Groundwater exploration in the Lower Okavango Delta to the west of Maun in Northern Botswana has focused on the search for shallow, fresh-water aquifers in Kalahari sediments. The target aquifers comprised thick packages of medium grained sands characterised by medium porosity and permeability, allowing for annual flushing and freshwater recharge during seasonal floods. Elsewhere, a combination of poor drainage, evaporation and evapotranspiration results in the widespread distribution of saline groundwater. The northeasterly-striking Tamalakane and Kunyere fault bounding the southern edge of the Okavango graben are still active, and in the recent past movements along these features has controlled the distribution of drainage systems across the Lower Delta. As a consequence, target freshwater palaeochannels may now be distant from present river channels, but still undergo recharge during annual Delta floods.

The area is covered by Kalahari beds of variable thickness which overly Karoo sediments above a Damaran basement. Airborne geophysical mapping conducted by the Botswana Government at a scale akin to that of mineral exploration has played a major role in the groundwater exploration programme, as well as adding significantly to a structural understanding of the area. Airborne magnetic/DTM surveys have directly mapped the southern Thamalakane and Kunyere Fault zones as magnetic linears along fault-truncated magnetic lithologies of the Damaran basement, and as DTM scarp features at surface. Magnetic modelling of fault and dyke anomalies over the 65 km wide Okavango Dyke Swarm has quantified the expected step-wise northerly increase in thickness of the Kalahari sediments (from 10 m to 400 m). Basin or graben-like structures within the inter-fault area point to secondary fault linkages between the two major bounding fault zones.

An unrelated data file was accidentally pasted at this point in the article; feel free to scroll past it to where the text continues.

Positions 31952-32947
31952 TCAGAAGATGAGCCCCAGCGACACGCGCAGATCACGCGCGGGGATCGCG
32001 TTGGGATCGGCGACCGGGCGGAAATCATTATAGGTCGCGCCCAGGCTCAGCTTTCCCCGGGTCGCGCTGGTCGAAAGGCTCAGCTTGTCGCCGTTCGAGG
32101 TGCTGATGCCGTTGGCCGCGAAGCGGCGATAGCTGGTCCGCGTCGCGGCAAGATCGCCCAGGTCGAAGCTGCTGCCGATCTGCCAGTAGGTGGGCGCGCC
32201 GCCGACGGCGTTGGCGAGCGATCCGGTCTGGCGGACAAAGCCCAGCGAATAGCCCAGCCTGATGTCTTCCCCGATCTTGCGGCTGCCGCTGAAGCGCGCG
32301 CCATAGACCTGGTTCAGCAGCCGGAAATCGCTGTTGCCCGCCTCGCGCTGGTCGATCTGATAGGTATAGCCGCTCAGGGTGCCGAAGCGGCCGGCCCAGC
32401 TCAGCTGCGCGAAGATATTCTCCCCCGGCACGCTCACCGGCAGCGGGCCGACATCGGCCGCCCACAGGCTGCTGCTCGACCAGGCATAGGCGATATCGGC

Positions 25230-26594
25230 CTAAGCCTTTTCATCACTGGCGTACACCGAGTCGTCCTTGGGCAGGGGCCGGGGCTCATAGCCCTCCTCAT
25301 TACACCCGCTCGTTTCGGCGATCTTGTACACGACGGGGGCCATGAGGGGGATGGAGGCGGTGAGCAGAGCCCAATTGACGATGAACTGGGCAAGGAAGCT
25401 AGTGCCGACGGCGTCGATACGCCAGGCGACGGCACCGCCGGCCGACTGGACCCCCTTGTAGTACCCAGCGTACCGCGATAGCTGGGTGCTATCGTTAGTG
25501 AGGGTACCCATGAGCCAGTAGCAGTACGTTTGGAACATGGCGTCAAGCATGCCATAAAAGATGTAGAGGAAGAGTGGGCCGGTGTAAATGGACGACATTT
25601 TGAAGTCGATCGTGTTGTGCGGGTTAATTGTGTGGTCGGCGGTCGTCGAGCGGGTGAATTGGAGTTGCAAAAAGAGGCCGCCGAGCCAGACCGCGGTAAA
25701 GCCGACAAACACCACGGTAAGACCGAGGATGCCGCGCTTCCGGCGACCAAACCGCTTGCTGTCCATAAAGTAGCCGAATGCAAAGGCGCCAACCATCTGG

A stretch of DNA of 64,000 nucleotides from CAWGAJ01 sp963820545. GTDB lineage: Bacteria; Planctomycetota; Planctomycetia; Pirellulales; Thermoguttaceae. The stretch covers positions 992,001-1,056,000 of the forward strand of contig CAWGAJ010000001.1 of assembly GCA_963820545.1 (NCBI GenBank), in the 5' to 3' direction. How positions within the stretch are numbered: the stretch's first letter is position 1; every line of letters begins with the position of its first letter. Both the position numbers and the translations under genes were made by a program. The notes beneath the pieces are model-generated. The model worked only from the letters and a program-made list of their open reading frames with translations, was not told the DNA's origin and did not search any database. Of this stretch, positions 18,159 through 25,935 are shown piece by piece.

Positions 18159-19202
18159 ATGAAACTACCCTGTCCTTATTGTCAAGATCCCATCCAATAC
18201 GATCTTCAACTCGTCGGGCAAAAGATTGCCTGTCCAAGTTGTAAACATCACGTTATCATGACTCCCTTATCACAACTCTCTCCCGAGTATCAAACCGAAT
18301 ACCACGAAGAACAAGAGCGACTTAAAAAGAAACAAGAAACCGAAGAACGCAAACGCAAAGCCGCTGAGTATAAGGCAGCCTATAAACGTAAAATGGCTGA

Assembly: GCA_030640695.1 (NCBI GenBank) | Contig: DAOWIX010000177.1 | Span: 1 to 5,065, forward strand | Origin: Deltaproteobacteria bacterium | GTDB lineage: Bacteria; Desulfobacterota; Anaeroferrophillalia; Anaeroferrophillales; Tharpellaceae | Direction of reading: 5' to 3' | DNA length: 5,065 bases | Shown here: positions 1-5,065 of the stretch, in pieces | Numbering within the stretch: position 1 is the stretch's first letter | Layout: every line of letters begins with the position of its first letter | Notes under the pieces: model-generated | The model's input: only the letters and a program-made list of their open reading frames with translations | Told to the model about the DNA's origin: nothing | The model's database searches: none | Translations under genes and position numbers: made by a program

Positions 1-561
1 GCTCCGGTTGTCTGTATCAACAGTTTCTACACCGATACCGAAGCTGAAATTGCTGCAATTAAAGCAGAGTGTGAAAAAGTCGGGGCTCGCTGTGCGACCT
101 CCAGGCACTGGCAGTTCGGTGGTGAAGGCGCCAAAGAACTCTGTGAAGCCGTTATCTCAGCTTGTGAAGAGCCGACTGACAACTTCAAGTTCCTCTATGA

Airborne and follow-up time-domain EM (TDEM) surveys were used as hydrogeological mapping tools to locate and delineate potential freshwater-sand aquifers on the basis of their relatively high formation resistivities. Such aquifers appear as sinuous zones of moderate conductivity in an otherwise high-conductivity background environment reflecting the widespread distribution of saline groundwater away from permanent river channels and, to a possible lesser extent, clay-rich units interbedded with the sands.

Airborne survey data was used to set the surface lateral limits of potential freshwater aquifers, and follow-up ground EM sounding surveys to determine the maximum thickness of such systems from mapping of the fresh-saline water interface. Over the better-developed aquifers this interface is found at depths of 60 m to 80 m. Elsewhere it may be within 10m of surface. Findings are exemplified by reference to follow-up work and borehole results over the Upper Thamalakane Aquifer which is proximal to the permanent river channel, and for which an isopach model was developed from extensive EM sounding work.

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